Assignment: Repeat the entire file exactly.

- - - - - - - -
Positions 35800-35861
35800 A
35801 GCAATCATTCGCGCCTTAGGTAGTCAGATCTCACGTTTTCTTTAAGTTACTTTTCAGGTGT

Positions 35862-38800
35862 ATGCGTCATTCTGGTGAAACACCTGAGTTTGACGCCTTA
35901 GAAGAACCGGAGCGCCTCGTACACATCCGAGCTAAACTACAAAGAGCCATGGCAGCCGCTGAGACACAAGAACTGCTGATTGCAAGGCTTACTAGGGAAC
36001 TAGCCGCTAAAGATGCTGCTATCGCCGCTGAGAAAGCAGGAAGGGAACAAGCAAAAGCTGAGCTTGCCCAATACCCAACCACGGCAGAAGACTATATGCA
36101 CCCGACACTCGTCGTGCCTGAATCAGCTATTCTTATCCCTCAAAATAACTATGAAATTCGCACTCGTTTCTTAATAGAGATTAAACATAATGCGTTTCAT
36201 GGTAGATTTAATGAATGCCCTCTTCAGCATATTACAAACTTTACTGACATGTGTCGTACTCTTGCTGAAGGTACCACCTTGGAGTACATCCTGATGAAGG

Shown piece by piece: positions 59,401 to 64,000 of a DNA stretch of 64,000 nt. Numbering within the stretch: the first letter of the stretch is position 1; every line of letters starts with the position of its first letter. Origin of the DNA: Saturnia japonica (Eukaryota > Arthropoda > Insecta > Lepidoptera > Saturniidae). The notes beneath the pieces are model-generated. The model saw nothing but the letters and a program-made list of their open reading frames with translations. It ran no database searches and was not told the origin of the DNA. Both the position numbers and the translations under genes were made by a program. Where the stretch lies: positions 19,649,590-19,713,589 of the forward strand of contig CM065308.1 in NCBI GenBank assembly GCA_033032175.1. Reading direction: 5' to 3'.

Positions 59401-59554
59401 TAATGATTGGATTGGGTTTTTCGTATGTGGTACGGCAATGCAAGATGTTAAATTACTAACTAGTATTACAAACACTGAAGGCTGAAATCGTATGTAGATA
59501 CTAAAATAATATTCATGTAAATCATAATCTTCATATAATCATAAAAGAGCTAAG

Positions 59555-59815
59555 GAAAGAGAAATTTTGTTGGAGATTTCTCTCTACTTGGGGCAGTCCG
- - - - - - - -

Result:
Positions 35800-35861
35800 A
35801 GCAATCATTCGCGCCTTAGGTAGTCAGATCTCACGTTTTCTTTAAGTTACTTTTCAGGTGT

Positions 35862-38800
35862 ATGCGTCATTCTGGTGAAACACCTGAGTTTGACGCCTTA
35901 GAAGAACCGGAGCGCCTCGTACACATCCGAGCTAAACTACAAAGAGCCATGGCAGCCGCTGAGACACAAGAACTGCTGATTGCAAGGCTTACTAGGGAAC
36001 TAGCCGCTAAAGATGCTGCTATCGCCGCTGAGAAAGCAGGAAGGGAACAAGCAAAAGCTGAGCTTGCCCAATACCCAACCACGGCAGAAGACTATATGCA
36101 CCCGACACTCGTCGTGCCTGAATCAGCTATTCTTATCCCTCAAAATAACTATGAAATTCGCACTCGTTTCTTAATAGAGATTAAACATAATGCGTTTCAT
36201 GGTAGATTTAATGAATGCCCTCTTCAGCATATTACAAACTTTACTGACATGTGTCGTACTCTTGCTGAAGGTACCACCTTGGAGTACATCCTGATGAAGG

Shown piece by piece: positions 59,401 to 64,000 of a DNA stretch of 64,000 nt. Numbering within the stretch: the first letter of the stretch is position 1; every line of letters starts with the position of its first letter. Origin of the DNA: Saturnia japonica (Eukaryota > Arthropoda > Insecta > Lepidoptera > Saturniidae). The notes beneath the pieces are model-generated. The model saw nothing but the letters and a program-made list of their open reading frames with translations. It ran no database searches and was not told the origin of the DNA. Both the position numbers and the translations under genes were made by a program. Where the stretch lies: positions 19,649,590-19,713,589 of the forward strand of contig CM065308.1 in NCBI GenBank assembly GCA_033032175.1. Reading direction: 5' to 3'.

Positions 59401-59554
59401 TAATGATTGGATTGGGTTTTTCGTATGTGGTACGGCAATGCAAGATGTTAAATTACTAACTAGTATTACAAACACTGAAGGCTGAAATCGTATGTAGATA
59501 CTAAAATAATATTCATGTAAATCATAATCTTCATATAATCATAAAAGAGCTAAG

Positions 59555-59815
59555 GAAAGAGAAATTTTGTTGGAGATTTCTCTCTACTTGGGGCAGTCCG